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Cabinet of Curiosities (ca.1695) by Domenico Remps, held in the Opificio delle Pietre Dure, Florence

Browne’s is one of many examples of this form, the fake catalogue. Donne wrote one; Rabelais included one in Gargantua and Pantagruel. More typically such works were outright spoofs of learned curiosity, send-ups of random assemblages that John Evelyn judged to be no more than ‘indigested chaos’. But Browne, although he recognises the absurdity of some of his own items and is obviously trying for comic effect with certain ones, is probably more interested in a philosophy of antiquities, of the past and of existing knowledge as resurrected and preserved from the ravages of time and forgetfulness. Browne’s aim, like that of the early-modern Baconians, was reparation and restoration of truth, and Musaeum Clausum reads like a wistful evocation of what might have existed in a legendary collection like the Bibliotheca Alexandrina. Perhaps the most powerful rendition of that wistfulness is not in specific works or memorials of the great, but rather in the pitiful remains of Father Crispin, ‘buried long ago in the vaults of the Cordeliers at Toulouse, where the skins of the dead so dry and parch up without corruption that their persons may be known very long after, with this inscription, Ecce iterum Crispinus [behold Crispin again]’. The otherwise anonymous Father Crispin, an unremarkable monk whose name is his only chronicle, is immortalised by the strange atmosphere of the vault rather than for any accomplishment or quality; his survival as a physiognomy that can be ‘known very long after’ is merely a scientific phenomenon, not an intended memorial to an individual. The imperious inscription pathetically asks us with its commanding injunction to behold anew that which was never remarkable or memorable in the first place. Browne’s favourite theme, here and elsewhere, is the randomness of recollection, and Father Crispin, a random survival of the past, is preserved only to be lost again with the collection that contains him.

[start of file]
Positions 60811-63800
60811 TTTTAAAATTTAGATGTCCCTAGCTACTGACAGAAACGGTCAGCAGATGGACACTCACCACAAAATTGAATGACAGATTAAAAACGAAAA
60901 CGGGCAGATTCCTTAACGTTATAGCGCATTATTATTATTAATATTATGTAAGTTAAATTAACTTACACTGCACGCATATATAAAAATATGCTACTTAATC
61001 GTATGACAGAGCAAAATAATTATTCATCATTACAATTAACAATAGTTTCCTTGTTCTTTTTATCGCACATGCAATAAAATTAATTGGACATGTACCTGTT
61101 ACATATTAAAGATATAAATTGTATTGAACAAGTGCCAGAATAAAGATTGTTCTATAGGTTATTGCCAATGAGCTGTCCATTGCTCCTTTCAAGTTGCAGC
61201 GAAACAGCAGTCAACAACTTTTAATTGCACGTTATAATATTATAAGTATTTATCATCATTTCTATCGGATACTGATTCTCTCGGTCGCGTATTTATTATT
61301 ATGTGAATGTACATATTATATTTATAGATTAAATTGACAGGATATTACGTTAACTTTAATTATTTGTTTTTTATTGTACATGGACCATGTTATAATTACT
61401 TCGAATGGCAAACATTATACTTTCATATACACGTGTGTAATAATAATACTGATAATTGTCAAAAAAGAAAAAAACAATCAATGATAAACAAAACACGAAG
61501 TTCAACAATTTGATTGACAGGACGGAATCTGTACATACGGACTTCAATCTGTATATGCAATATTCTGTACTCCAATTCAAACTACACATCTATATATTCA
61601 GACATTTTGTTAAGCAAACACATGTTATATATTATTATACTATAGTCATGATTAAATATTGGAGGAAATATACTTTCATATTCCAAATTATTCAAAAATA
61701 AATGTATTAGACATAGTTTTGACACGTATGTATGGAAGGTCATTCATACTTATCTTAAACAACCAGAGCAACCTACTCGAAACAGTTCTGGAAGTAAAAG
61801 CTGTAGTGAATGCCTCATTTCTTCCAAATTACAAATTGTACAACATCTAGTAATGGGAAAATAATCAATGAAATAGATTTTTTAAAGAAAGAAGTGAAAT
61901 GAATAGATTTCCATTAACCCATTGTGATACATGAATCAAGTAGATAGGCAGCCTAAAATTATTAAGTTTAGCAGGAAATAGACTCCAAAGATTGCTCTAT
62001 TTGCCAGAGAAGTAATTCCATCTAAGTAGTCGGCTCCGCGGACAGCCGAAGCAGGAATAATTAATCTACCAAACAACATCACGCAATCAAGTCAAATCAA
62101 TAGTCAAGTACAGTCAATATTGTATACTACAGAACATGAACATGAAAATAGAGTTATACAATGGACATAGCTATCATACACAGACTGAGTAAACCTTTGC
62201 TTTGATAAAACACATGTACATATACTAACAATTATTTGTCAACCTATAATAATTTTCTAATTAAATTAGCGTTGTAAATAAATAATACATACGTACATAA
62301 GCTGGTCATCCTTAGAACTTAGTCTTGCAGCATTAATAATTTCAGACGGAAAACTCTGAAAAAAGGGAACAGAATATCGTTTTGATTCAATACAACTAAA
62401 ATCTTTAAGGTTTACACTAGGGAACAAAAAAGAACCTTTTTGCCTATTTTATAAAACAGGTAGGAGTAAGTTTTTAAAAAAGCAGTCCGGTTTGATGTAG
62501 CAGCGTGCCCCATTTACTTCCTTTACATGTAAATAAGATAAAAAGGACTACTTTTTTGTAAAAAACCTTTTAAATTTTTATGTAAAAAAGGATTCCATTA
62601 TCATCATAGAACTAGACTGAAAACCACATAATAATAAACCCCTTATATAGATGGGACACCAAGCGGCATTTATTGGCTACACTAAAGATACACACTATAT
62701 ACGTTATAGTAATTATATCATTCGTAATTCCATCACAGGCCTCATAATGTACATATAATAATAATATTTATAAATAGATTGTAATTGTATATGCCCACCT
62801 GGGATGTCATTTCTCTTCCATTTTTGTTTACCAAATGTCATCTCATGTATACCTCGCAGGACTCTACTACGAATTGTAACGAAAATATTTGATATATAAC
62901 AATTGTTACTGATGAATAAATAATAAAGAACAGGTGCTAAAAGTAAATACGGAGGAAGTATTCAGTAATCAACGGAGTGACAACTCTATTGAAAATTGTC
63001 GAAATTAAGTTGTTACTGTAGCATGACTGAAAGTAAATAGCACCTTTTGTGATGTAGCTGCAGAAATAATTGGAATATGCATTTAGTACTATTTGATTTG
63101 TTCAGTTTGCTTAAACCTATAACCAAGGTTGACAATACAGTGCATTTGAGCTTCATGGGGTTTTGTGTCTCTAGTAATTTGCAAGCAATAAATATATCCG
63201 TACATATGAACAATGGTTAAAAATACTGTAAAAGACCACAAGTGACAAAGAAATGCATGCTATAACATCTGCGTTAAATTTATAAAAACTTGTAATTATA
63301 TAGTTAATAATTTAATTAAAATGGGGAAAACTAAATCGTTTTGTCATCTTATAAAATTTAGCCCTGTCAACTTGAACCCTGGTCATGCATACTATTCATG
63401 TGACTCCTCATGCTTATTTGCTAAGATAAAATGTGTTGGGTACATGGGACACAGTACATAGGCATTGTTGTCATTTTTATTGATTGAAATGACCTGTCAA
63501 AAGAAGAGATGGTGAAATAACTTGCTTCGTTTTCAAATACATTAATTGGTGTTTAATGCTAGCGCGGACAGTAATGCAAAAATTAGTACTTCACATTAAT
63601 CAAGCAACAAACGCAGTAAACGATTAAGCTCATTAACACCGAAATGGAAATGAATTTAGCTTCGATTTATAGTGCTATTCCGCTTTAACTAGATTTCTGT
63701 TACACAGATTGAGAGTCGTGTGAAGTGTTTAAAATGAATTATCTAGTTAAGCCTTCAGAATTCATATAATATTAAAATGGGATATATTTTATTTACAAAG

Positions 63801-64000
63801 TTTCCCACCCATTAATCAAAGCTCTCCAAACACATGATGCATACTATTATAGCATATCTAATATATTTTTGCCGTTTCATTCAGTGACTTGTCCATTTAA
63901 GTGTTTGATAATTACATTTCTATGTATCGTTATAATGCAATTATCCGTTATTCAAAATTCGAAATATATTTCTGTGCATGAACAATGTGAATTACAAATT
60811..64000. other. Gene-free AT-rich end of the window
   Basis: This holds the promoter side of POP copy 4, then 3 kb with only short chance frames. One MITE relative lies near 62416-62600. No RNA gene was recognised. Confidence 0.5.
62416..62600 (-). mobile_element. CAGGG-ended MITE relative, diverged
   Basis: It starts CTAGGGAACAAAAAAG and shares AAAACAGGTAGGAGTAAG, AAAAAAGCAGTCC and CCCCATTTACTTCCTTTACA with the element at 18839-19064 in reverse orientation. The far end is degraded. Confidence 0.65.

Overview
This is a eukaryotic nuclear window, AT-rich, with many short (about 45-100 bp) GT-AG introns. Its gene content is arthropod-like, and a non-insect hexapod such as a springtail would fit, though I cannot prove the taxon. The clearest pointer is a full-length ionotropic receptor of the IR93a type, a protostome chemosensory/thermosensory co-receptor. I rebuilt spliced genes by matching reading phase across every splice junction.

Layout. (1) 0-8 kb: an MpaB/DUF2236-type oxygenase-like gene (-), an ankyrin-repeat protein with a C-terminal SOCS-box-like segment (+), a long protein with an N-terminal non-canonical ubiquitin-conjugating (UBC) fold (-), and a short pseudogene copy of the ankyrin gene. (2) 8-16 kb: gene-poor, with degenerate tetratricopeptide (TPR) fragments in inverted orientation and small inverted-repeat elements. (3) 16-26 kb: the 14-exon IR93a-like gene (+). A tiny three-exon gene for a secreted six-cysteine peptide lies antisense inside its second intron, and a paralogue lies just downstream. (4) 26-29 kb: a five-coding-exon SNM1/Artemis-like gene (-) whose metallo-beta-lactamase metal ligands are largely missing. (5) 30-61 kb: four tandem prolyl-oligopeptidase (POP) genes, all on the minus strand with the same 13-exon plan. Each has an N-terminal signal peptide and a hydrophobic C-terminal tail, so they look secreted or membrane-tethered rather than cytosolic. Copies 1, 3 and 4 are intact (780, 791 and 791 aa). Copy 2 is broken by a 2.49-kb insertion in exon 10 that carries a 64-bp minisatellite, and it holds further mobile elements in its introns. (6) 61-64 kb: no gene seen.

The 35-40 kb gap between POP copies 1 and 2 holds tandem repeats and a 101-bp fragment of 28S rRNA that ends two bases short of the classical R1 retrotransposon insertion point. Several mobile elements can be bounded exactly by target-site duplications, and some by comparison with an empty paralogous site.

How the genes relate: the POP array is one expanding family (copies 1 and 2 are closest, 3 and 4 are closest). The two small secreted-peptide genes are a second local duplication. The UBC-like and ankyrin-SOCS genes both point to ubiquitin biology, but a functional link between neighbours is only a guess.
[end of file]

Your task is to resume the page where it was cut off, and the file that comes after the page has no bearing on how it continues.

Twenty years earlier Browne had written the astonishing Urne-Buriall, a discussion of mortuary customs. There he asked why it should be that we have record of the epitaph of Hadrian’s horse but not of Hadrian himself, or whether the best men are even remembered ‘or whether there be not more remarkable persons forgot than any that stand remembered in the known account of time?’ That abiding sense of so much forgotten, so little still recalled, animated Browne and other early-modern savants who were conducting a salvage operation for intellectual recovery.

Claire Preston is Professor of Early-Modern Literature at the University of Birmingham. Her books include Bee.

The text of this essay is published under a CC BY-SA license, see here for details.